A successful charrette promotes joint ownership of solutions and attempts to defuse typical confrontational attitudes between residents and developers. Charrettes tend to involve small groups, however the residents participating may not represent all the residents nor have the moral authority to represent them. Residents who do participate get early input into the planning process.

    For developers and municipal officials, charrettes achieve community involvement, may satisfy consultation criteria, with the objective of avoiding costly legal battles.

    OK, well maybe even this definition allows for inviting select representatives of the community that don’t speak for everyone. Personally, I’ll be ecstatic if they do something constructive/cohesive with Telegraph Ave. to serve the current century. (And I’m an old hippie at heart.) I’m seriously sorry I missed the 60s & 70s in Berkeley, but they’ve done it on Haight Street, after all…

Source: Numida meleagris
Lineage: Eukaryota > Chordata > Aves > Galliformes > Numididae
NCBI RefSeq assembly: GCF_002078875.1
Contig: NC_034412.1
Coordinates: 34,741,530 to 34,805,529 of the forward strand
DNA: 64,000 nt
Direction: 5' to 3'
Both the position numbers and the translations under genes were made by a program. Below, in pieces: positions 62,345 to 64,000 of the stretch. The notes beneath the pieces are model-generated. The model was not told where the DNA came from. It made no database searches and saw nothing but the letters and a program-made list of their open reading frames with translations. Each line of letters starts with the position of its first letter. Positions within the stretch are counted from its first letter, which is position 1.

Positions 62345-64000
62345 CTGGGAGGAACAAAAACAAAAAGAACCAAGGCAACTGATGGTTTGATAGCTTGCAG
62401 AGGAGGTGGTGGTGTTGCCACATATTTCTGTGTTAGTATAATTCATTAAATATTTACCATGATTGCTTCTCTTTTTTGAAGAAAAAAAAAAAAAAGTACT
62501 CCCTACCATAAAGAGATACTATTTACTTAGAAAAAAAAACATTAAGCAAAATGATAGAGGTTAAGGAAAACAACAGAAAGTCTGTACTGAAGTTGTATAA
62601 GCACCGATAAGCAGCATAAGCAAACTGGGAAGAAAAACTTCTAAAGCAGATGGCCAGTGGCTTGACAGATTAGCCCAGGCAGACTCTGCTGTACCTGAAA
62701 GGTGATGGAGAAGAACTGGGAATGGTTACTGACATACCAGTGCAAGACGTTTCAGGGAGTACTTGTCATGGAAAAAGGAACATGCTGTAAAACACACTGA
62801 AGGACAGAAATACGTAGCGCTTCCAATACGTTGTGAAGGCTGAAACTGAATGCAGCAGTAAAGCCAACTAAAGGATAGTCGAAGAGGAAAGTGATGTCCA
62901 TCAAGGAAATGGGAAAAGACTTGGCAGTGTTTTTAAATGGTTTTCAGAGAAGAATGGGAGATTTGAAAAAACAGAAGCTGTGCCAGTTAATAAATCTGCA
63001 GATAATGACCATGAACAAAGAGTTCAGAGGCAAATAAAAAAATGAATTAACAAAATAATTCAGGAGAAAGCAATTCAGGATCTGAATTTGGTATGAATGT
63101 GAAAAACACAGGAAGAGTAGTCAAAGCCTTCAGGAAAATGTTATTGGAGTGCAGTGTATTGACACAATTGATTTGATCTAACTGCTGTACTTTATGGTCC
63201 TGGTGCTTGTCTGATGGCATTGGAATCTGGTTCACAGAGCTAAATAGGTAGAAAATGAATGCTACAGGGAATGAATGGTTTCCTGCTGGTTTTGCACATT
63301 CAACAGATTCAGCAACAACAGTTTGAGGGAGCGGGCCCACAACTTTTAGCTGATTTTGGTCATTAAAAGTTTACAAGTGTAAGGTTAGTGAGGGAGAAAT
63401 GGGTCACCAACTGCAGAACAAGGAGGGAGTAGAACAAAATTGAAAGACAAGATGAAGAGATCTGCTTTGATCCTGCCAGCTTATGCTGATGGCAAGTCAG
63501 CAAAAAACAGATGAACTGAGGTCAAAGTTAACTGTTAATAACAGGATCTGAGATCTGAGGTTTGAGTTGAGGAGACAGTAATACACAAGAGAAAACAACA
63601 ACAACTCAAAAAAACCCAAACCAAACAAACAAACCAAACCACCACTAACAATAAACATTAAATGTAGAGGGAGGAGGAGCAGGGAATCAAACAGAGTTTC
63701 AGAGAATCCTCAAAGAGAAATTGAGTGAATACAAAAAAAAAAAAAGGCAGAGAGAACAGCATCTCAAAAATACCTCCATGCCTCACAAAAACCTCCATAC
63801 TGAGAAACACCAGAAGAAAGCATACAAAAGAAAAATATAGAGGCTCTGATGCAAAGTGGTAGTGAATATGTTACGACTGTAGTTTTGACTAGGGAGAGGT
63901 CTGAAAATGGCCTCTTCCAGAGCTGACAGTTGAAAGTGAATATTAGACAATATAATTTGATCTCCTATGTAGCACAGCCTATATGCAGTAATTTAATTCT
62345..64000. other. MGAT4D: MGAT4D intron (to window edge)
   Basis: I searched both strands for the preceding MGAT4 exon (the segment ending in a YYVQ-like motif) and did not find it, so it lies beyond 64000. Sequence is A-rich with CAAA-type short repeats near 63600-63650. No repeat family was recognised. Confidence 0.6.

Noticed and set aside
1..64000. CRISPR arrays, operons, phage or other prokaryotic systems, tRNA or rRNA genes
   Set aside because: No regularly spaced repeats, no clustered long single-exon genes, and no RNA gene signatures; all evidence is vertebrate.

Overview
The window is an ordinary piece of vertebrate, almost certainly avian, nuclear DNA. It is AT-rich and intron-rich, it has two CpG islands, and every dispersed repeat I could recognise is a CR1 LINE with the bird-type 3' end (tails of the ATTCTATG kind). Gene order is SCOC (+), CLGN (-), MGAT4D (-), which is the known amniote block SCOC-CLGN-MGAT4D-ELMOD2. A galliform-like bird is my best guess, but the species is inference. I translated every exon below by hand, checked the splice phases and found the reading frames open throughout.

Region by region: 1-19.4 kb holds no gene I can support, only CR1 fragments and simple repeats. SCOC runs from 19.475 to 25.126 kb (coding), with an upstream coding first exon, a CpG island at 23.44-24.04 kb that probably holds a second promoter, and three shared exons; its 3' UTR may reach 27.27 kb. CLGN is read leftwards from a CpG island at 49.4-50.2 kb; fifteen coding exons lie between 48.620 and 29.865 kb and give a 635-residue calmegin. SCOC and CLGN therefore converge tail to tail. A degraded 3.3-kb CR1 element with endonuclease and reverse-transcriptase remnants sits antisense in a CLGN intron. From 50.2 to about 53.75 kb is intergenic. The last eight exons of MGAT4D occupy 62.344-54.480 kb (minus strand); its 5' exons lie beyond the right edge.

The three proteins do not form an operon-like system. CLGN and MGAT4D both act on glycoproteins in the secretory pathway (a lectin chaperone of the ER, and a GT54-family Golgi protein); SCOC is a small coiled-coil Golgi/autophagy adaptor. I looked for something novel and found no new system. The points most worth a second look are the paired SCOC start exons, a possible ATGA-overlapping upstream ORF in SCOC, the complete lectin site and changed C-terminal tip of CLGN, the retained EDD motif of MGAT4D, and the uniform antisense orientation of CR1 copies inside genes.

Le Conte Neighborhood Resident

  • Charles_Siegel

    The reason for this has already been discussed.  Read all the comments, and you will see.

  • Colin

    I actually had an idea for this:  you can’t really modify that park until it no longer has a reputation as a place to crash and do drugs and panhandle.  Sadly, it’s gotten to the point where you have to replace it with something.  Now most don’t know this, but the Phoebe Hearst Museum of Anthropology has a vast collection of artifacts that is as big as the Smithsonian’s, but they don’t know where to put it, so it’s stored in several warehouses throughout the East Bay.    What if you got the university to draw on the best artifacts from that collection, and to use the land that is People’s Park as the site of a new museum of anthropology?   You kill several birds in 1 stone by

    a) housing and displaying the collection, which they’re having trouble figuring out how to do